Yes, the old meal replacement line…
Supplements are designed to help you check the boxes your diet couldn’t tick (i.e. get more protein, hit your daily vitamin level). They aren’t meant to start replacing food.
And the reason they say you’ll lose weight is because they advise you to swap two meals per day for two shakes. Given that each shake contains only 150 calories, depending upon how many calories you’re currently eating this could see a fair few readers drop under the dreaded 1000 calories per day mark.
No s**t, you’d lose weight! You’re starving!
There’s even the use of one of my favourite fitness buzzwords – detox!
Yes, apparently we must take a capsule to cleanse our soul of the evil powers of rock n’ roll. Despite the fact that no detox supplement has ever been proven to work. (6)
This is all just misleading advertising (albeit, on a very pretty website) from a company who have a history of misleading advertisements.
And there’s more…
Another example (taken from Protein World’s own website):
“The Slender Blend is a high protein, low fat and low carb meal replacement drink.”
I’ve already shown that it’s not particularly low in carbs, nor is it high in protein at just 60% protein-per-serving.
“Non-GMO and replacing two meals a day can attribute to a healthy loss of up to four pounds per week.”
Protein World Slender Blend Review – Final Verdict
Oh man, this is where I have to rate this thing.
I’m supposed to tell you guys to rush out and buy Slender Blend, like a good little supplement reviewer (example: see the array of ‘5 star reviews’ from people who were sent the product for free and haven’t got a clue whether it’s good or not but like the taste and/or make a commission from you buying the f**ker).
So, I’m going to be as bluntly honest as always.
That’s why you read my blog, right?
Back when I was a youngster trying to learn about lifting weights, I bought Arnold Schwarzenegger’s New Encyclopedia of Modern Bodybuilding.
I don’t know where I’d be now if I didn’t read that book.
My know-how has obviously grown since then, but I consider that the baseline of me becoming the trainer I am today.
Nowadays, our teenagers are looking up to some yo-yo- dieting reality TV star who releases a January weight loss DVD claiming you can have rock hard abs in three minutes per day… then in June is featured in a gossip magazine, having piled all the weight back on… only to do it all again in time for next January’s DVD…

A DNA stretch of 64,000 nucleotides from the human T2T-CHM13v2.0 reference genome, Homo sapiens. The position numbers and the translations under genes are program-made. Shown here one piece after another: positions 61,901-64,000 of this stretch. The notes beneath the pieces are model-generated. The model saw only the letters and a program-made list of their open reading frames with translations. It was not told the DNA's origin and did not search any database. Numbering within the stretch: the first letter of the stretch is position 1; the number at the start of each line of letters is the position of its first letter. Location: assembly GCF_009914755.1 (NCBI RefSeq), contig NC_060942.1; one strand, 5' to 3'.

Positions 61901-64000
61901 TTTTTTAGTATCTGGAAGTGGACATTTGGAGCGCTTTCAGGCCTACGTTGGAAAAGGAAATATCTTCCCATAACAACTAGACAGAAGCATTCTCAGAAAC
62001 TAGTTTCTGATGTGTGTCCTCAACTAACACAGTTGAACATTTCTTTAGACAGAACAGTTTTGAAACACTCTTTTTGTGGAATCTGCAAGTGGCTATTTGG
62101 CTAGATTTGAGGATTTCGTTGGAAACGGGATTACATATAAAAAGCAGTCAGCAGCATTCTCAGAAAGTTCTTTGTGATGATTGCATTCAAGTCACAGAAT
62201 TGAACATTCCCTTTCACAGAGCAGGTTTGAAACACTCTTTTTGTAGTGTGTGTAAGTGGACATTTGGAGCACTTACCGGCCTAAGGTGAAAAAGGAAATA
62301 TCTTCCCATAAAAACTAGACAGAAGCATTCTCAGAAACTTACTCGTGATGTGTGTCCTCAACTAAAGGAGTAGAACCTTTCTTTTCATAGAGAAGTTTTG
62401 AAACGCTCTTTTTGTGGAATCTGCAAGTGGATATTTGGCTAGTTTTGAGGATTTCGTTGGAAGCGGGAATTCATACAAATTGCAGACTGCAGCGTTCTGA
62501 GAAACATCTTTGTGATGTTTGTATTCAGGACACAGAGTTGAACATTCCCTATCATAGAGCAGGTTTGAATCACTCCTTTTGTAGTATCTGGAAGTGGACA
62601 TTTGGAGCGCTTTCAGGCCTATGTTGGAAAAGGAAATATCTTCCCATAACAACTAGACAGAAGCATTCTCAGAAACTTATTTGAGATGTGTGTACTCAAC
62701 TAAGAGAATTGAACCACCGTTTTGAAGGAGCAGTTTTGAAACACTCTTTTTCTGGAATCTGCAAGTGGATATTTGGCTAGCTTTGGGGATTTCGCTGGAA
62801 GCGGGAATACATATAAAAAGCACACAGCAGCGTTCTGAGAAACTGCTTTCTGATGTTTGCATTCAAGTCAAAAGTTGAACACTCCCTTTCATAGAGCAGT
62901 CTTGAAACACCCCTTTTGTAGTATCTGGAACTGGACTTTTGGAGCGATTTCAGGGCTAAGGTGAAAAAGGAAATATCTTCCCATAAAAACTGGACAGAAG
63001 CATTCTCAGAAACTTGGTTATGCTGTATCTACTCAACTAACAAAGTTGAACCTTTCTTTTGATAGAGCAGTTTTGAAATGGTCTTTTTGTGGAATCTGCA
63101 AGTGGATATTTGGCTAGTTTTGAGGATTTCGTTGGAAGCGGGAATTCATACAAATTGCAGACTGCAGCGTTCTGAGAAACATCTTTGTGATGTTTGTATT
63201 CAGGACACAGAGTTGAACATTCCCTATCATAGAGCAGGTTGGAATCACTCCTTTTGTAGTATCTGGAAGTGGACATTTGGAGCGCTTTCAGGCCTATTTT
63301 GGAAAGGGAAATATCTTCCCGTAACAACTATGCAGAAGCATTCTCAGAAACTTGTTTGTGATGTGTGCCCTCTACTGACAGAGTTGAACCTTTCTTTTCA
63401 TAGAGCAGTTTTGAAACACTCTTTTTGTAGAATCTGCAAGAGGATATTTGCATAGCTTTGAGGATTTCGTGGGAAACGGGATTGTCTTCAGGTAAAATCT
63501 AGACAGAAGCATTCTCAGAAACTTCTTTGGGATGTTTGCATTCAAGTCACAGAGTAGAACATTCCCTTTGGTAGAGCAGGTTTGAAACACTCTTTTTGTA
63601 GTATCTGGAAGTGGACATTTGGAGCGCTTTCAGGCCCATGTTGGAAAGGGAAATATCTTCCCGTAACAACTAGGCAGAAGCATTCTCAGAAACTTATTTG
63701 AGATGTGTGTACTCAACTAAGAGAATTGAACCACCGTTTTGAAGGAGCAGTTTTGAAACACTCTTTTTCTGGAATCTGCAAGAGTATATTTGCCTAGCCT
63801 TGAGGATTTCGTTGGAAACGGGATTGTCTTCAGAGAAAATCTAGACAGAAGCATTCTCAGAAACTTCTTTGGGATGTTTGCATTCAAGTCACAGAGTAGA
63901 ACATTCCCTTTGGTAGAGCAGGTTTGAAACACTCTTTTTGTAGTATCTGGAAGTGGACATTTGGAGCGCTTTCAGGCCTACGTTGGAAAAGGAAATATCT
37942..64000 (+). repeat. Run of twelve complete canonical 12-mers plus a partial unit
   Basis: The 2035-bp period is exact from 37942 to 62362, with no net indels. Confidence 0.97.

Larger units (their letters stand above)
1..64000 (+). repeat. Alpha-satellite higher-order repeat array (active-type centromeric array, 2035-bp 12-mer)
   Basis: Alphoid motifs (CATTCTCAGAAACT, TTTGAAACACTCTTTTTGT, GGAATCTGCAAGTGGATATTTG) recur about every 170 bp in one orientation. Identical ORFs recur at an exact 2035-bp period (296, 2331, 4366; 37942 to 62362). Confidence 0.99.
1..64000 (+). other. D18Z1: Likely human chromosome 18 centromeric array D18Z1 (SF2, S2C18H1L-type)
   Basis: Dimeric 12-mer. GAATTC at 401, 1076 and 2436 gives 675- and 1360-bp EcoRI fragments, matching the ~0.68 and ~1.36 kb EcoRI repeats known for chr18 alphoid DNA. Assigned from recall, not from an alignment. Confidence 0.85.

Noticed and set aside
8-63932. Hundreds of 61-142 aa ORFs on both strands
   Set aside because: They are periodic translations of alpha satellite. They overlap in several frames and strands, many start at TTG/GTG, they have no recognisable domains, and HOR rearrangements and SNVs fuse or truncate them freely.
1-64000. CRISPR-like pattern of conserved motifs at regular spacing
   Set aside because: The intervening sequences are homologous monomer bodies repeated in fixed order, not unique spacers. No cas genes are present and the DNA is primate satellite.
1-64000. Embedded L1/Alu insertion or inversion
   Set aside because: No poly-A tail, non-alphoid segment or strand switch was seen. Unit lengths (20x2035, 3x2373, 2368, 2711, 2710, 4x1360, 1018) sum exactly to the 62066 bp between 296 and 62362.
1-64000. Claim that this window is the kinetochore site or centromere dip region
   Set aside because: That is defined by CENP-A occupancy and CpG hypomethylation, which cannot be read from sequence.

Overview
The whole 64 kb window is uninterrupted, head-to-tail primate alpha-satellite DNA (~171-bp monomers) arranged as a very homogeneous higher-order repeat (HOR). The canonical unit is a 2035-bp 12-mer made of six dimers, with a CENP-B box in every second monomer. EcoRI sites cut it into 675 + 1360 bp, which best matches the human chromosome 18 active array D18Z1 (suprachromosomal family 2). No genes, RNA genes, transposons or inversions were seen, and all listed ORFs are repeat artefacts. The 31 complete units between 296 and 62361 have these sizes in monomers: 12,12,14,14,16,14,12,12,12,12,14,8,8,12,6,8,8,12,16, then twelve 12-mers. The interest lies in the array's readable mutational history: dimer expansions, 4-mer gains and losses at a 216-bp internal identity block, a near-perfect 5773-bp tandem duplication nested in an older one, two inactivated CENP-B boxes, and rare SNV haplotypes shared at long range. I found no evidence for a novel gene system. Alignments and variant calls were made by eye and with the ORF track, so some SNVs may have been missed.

It’s a sad state of affairs.
Protein World Slender Blend is aimed at cashing in on that quick fix market, where science and integrity don’t seem to matter.
It’s the supplement equivalent of those men and women who go to the gym to do more selfies than reps.
And they don’t hide the fact that that’s who they’re targeting.
It’s clear to see on the imagery on their website, and they’re doing a successful job of it.
My advice is to stick with trusted brands, and qualified sources of information.
So the next time you have a florescent D-list celebrity push this nonsense at you on Instagram, feel free to hit them with some science, or send them here and I’ll do it for you.
So, now that we’ve reached the end of my Protein World Slender Blend review, how did this supplement score on my supplement rating system?
In it’s original formula (before the revelations of misleading nutritional information), I would have given this 1 star out of 5.
- Low protein-per-serving
- Carbs too high to be classed as a strong runner in the diet whey category
- Overly expensive for a basic protein blend
- Proprietary blend of ineffective fat burners, vitamins, and minerals
In light of the nutrition scandal, however, it didn’t stand a f**king chance…
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- Moore, D. R., et al. Ingested protein dose response of muscle and albumin protein synthesis after resistance exercise in young men. Am J Clin Nutr. (2009)
- Hursel, R., et al. The effects of green tea on weight loss and weight maintenance: a meta-analysis. Int J Obes (Lond). (2009)
- Westerterp-Plantenga, M.S. Green tea catechins, caffeine and body-weight regulation. Physiol Behav. (2010)
- Diepvens, K., et al. Obesity and thermogenesis related to the consumption of caffeine, ephedrine, capsaicin, and green tea. Am J Physiol Regul Integr Comp Physiol. (2007)
- Rodrigues, M., et al. Herb-Drug Interaction of Paullinia cupana (Guarana) Seed Extract on the Pharmacokinetics of Amiodarone in Rats. Evid Based Complement Alternat Med. (2012)
- Blachford, A., et al. The Voice Of Young Science brings you; the detox dossier. (2009)